This strategy was not without effect. It did turn more people against the movement. The widening social polarization was illustrated on February 2, 2011, when Internet connections were restored. Several pro-“stability” and antiprotest groups had been created on Facebook, and many individuals who had been posting anti-Mubarak materials on their Facebook profiles a week earlier were now severely critical of the protest movement.


On February 2, thugs armed with swords, whips, clubs, stones, and rocks attacked antigovernment protesters in Tahrir square. The incident came to be known as the “Battle of the Camel” because at one point in the attack, pro-Mubarak thugs made use of horses and camels, charging through the square and assaulting protesters (Fig. 3). More than 1500 protesters were injured. A group of doctors from Cairo University went with ambulances to Tahrir Square; however, the ambulances found it difficult to reach the wounded inside the square. Instead of being taken to the hospital, the wounded protesters were taken to a mosque near the scene of the battle that was turned into a makeshift hospital.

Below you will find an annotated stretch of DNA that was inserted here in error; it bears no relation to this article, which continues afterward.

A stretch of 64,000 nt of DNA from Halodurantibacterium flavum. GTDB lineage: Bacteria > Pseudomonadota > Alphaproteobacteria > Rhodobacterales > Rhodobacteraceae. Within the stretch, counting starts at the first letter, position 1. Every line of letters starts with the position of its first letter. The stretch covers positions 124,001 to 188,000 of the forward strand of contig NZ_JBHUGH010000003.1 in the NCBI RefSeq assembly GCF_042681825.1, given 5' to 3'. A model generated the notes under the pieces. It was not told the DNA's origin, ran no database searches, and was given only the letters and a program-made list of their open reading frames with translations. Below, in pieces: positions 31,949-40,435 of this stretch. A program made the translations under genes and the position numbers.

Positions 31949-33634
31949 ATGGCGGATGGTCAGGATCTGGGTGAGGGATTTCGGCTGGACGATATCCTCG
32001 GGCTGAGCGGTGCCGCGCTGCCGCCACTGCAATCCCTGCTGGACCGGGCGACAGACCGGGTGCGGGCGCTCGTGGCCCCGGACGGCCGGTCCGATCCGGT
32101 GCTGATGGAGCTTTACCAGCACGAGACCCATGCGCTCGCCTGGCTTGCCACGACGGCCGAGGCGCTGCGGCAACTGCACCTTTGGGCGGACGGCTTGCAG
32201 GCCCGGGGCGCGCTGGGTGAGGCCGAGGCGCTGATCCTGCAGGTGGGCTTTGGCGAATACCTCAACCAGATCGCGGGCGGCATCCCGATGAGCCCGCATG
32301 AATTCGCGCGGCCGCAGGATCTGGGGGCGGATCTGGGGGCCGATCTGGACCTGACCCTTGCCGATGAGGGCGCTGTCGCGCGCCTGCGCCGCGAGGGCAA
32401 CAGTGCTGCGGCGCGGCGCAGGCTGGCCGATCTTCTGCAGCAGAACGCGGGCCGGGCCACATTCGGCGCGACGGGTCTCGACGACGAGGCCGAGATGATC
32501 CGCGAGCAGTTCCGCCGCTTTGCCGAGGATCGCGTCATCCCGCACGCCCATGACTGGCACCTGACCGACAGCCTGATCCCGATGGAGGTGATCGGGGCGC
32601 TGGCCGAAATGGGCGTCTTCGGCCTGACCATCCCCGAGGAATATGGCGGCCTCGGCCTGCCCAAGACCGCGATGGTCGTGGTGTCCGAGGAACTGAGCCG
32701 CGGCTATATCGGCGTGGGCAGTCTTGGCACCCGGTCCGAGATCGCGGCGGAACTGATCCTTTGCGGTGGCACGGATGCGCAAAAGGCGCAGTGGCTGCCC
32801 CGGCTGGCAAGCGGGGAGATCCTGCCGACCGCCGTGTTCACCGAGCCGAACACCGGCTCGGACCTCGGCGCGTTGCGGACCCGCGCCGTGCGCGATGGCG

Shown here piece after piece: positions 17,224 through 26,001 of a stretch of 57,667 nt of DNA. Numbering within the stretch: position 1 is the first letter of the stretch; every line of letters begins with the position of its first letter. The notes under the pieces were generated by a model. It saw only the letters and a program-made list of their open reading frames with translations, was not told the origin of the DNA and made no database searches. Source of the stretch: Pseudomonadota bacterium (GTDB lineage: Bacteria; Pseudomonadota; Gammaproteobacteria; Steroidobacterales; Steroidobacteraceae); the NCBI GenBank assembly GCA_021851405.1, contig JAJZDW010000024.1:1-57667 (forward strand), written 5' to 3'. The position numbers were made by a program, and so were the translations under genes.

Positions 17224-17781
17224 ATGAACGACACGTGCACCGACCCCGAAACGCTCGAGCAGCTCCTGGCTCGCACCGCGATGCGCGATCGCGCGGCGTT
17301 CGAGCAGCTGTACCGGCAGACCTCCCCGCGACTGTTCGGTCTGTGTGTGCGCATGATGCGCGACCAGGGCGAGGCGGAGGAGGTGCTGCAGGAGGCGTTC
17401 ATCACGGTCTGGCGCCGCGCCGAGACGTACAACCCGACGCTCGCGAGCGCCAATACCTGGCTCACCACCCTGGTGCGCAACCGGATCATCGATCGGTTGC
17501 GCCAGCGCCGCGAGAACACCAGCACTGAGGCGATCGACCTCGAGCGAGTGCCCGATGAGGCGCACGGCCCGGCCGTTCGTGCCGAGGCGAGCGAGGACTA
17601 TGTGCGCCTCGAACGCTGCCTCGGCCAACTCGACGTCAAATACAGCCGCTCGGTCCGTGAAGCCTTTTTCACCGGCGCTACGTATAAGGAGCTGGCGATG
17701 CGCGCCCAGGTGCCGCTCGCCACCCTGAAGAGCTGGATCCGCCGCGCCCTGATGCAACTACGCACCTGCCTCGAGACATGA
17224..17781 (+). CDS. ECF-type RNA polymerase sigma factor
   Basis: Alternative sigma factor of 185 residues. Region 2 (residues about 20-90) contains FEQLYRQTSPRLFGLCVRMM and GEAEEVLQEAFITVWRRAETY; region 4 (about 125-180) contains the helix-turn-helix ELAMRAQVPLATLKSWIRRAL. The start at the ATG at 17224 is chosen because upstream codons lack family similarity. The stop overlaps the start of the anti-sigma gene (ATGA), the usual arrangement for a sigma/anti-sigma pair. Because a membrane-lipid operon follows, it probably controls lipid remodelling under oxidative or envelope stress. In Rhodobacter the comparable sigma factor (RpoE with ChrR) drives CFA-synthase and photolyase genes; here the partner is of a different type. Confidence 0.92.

Figure 3
Figure 3:
Battle of the Camel (reproduced with permission from al-Youm al-Sabea).

Despite efforts against the revolution, the protesters at Tahrir remained steadfast in their resolve calling for a million-strong protest each Sunday, Tuesday, and Friday until their demands for the president's resignation were met. We started to rearrange our schedule of anesthesiologists so that those wanting to join the protest were off-duty on those days.

On February 10, 2011, 3000 doctors, nurses, and students streamed out of the Cairo University Teaching Hospital, heading towards Tahrir Square. They joined more than 2 million people gathered in and around Tahrir Square to demonstrate opposition to the government (Fig. 4).

Figure 4
Figure 4:
Over 2 million protesting in Tahrir Square on February 10 (available at,_2011.png).


In addition to the lessons highlighted above, there should be a declared disaster plan, and all health care professionals involved in emergency management, including anesthesiologists, should be trained to deal with mass casualty.